Social entrepreneurs get creative to beat impact of Covid pandemic
By Reuters | February 2nd 2021
As Covid-19 forces businesses worldwide to reinvent themselves, social entrepreneurs are getting creative to help communities hit hard by the pandemic - from a Ugandan medicine-on-wheels service to upcycled face masks made by vulnerable women in Peru.
While recessions and falling revenue are affecting ethical businesses too, many such companies are proving particularly adept at innovating and finding new opportunities.
“Social innovation is the DNA of social entrepreneurs,” said Vincent Odhiambo, regional director for Ashoka East Africa, a non-profit working with social enterprises - businesses aiming to do good while making a profit.
“They are accustomed to tackling complex social problems and therefore design innovative solutions that create better conditions of life,” he told the Thomson Reuters Foundation to mark Social Enterprise Day last November. Started by Social Enterprise UK, the sector’s trade body in Britain, and held annually on the third Thursday of November, the day aims to highlight the sector’s global impact. The campaign has since expanded to other parts of the world.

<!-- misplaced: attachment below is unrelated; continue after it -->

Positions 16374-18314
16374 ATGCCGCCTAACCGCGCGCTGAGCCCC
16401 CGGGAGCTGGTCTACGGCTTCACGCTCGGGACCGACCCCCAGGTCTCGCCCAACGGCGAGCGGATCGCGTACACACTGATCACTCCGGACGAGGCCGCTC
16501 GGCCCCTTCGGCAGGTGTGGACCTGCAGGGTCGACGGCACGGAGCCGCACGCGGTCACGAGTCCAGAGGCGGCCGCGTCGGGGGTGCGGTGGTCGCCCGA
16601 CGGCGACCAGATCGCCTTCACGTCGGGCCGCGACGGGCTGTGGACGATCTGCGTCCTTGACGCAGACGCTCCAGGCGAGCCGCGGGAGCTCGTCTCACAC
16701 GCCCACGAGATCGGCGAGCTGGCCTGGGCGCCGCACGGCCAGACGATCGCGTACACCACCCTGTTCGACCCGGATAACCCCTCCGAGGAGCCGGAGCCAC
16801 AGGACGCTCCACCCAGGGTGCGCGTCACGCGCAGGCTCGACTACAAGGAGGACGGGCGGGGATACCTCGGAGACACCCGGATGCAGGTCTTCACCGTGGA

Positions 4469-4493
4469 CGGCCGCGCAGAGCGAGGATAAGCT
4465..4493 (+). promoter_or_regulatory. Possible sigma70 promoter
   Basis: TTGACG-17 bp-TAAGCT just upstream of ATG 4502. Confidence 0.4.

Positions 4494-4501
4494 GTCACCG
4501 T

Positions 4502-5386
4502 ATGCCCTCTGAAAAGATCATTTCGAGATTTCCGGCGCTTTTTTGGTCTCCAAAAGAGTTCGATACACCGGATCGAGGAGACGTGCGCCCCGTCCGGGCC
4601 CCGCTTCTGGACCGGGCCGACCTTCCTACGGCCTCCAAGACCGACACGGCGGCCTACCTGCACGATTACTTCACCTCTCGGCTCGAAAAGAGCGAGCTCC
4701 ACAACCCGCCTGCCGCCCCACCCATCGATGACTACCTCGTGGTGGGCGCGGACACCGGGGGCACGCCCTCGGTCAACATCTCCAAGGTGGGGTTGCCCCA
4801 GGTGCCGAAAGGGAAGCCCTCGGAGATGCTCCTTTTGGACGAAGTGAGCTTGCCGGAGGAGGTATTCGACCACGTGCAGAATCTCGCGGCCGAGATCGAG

With the pandemic taking a heavy toll on vulnerable communities around the world, companies with a social focus are even encouraging some traditional businesses to have a rethink.
“We have seen them tackle perennial challenges ranging from access to healthcare and education, remote working, economic resilience all the way to transparency or fighting fake news,” Odhiambo said. In Asia, social enterprises have turned to making face shields and protective suits for doctors and linking those who have lost their jobs to careers in sustainable fields.
As movement curbs remain in place across many cities, a surge in online deliveries has led to a mountain of plastic waste, prompting Malaysia’s The Hive Bulk Foods to start collecting discarded packaging for reuse.
The social enterprise, a zero-waste chain selling products from refugees and local organic farmers, said items like bubble wrap quickly filled up its warehouse. It donates the packaging to other businesses so it can be used again. “We realised everyone on the planet was also ordering online and that online packaging was delivered with an insane amount of plastic waste, often more plastic waste than the goods delivered,” said founder Claire Sancelot.
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